Customers Welcomed Back Under Phase One of Governor’s Reopening Plan
If certain criteria for hospitalizations, testing, and personal protective gear, just to name a few, continue to be met, non-essential entities including barbershops and hair salons, museums, offices, restaurants, and retail stores have the option of taking part in Governor Ned Lamont’s first phase of reopening, which goes into effect Wednesday, May 20.
The choice on whether to welcome customers back, for some in a limited capacity i.e. only outdoor seating for restaurants, is left to the owner’s discretion.
Any business owners who choose to reopen have some information to sift through and guidelines to meet, and they must certify online that their business will abide by certain health and safety protocols designed in part by the state’s Department of Economic and Community Development (DECD).
In Centerbrook, Meagan Foley of Meagan’s Barber Shop at 61 Main Street has been busy booking appointments since the governor set a May 20 deadline for reopening.
“It’s a nerve-racking thing, but I’m ready to get back to work,” she says.
Foley is following state guidelines and taking steps to ensure proper sanitation and sterilization protocols are implemented in her shop. She will be wearing proper personal protective gear including a mask and safety goggles and will be using disposable capes for clients.
A departure from taking walk-ins, her clientele must now be scheduled at certain intervals and only one customer at a time will be allowed inside.
She’s received a positive response from the community.
“People want to feel normal again and part of feeling right is getting a haircut,” she says.
At the Connecticut River Museum at 67 Main Street in Essex, planning is underway for the museum’s outdoor programming including sailing trips aboard the Onrust, a re-creation of the ship built by Dutch Captain Adriaen Block in 1614.
“At some point, not necessarily May 20, but within a week or so [of that date], she’ll be ready for sailing with a limited number of passengers maintaining social distancing,” said Interim Executive Director Tom Wilcox.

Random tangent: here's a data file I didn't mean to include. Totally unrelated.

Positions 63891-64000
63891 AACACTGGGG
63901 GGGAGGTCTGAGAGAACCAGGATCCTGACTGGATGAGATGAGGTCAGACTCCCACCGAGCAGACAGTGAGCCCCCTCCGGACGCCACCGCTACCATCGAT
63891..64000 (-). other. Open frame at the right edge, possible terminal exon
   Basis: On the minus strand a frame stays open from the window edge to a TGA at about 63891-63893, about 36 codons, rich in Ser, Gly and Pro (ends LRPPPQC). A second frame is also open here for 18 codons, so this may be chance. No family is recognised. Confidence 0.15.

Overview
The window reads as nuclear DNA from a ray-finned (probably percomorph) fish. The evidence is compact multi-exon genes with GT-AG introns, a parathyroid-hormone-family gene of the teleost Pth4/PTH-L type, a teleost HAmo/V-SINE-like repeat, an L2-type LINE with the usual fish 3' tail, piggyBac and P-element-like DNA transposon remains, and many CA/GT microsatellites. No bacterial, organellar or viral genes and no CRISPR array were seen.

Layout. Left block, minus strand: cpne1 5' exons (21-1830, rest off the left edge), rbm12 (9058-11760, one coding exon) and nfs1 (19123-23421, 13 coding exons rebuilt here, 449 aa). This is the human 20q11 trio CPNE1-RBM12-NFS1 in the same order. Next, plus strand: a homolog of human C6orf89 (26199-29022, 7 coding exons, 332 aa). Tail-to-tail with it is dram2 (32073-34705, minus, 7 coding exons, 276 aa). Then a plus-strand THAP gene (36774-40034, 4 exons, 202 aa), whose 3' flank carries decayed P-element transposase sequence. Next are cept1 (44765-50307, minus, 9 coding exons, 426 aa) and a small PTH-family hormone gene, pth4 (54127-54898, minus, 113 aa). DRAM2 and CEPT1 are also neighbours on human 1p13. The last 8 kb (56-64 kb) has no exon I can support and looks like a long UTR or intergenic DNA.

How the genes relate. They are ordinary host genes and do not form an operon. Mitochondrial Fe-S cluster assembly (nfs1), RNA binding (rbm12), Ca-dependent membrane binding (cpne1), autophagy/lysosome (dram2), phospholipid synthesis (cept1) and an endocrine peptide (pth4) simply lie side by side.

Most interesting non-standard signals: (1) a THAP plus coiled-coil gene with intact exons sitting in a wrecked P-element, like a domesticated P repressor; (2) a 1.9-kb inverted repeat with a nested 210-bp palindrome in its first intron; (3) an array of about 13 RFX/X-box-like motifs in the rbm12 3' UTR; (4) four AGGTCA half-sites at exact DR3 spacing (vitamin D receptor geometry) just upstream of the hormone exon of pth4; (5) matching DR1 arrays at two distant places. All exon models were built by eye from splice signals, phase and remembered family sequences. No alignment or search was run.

Other tentatively scheduled outdoor activities include a Shanties and Sails! concert series each Tuesday in June and a Thursdays on the Dock summer concert series starting with the U.S. Coast Guard Dixieland Band on July 9.
“We’re going to make sure that our people are safe and that visitors remain safe as well,” said Wilcox. “We’re all kind of breaking new ground here to see how this goes.”
Although plans are developing for possibly opening the indoor gallery exhibits when it is safe to do so, the museum has decided to cancel its summer camps for school-aged children.
“We’re going to take this summer off and rethink and retool [our summer camp programming],” said Wilcox. “We will come back next summer with new and improved, and more fun summer camps.”
For restaurants planning to reopen on May 20, many are scrambling to go from take-out only to expanding their capacities to serve customers outside.
“Right now, we’re sketching out table plans on our deck,” said Curtis Johnson, general manager for Scotch Plains Tavern in Essex. “We’re only zoned to put a few patio tables within a fenced in area on our deck. The six-foot spacing really cuts back on that [the amount of seating]. We’re hoping to put tables along the full deck, but we need approval on zoning.”